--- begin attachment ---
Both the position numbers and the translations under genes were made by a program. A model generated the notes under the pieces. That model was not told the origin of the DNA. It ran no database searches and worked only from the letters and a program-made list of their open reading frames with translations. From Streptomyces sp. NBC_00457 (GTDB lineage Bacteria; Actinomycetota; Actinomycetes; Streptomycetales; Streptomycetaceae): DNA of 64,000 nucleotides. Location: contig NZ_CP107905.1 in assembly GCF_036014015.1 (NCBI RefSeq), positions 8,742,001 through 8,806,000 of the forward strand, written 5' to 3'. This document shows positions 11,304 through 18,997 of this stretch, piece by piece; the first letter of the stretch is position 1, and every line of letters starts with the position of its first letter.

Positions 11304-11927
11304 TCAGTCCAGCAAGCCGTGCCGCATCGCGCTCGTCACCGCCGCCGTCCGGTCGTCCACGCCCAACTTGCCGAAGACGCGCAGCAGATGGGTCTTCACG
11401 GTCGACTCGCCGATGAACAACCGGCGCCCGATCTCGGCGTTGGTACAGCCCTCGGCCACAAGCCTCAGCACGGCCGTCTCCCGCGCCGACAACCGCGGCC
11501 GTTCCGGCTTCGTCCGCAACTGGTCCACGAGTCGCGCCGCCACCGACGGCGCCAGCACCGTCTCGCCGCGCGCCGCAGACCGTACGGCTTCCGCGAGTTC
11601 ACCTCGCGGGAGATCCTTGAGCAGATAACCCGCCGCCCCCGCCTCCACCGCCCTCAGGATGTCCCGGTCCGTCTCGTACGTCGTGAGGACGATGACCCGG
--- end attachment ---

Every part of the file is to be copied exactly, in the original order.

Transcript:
Both the position numbers and the translations under genes were made by a program. A model generated the notes under the pieces. That model was not told the origin of the DNA. It ran no database searches and worked only from the letters and a program-made list of their open reading frames with translations. From Streptomyces sp. NBC_00457 (GTDB lineage Bacteria; Actinomycetota; Actinomycetes; Streptomycetales; Streptomycetaceae): DNA of 64,000 nucleotides. Location: contig NZ_CP107905.1 in assembly GCF_036014015.1 (NCBI RefSeq), positions 8,742,001 through 8,806,000 of the forward strand, written 5' to 3'. This document shows positions 11,304 through 18,997 of this stretch, piece by piece; the first letter of the stretch is position 1, and every line of letters starts with the position of its first letter.

Positions 11304-11927
11304 TCAGTCCAGCAAGCCGTGCCGCATCGCGCTCGTCACCGCCGCCGTCCGGTCGTCCACGCCCAACTTGCCGAAGACGCGCAGCAGATGGGTCTTCACG
11401 GTCGACTCGCCGATGAACAACCGGCGCCCGATCTCGGCGTTGGTACAGCCCTCGGCCACAAGCCTCAGCACGGCCGTCTCCCGCGCCGACAACCGCGGCC
11501 GTTCCGGCTTCGTCCGCAACTGGTCCACGAGTCGCGCCGCCACCGACGGCGCCAGCACCGTCTCGCCGCGCGCCGCAGACCGTACGGCTTCCGCGAGTTC
11601 ACCTCGCGGGAGATCCTTGAGCAGATAACCCGCCGCCCCCGCCTCCACCGCCCTCAGGATGTCCCGGTCCGTCTCGTACGTCGTGAGGACGATGACCCGG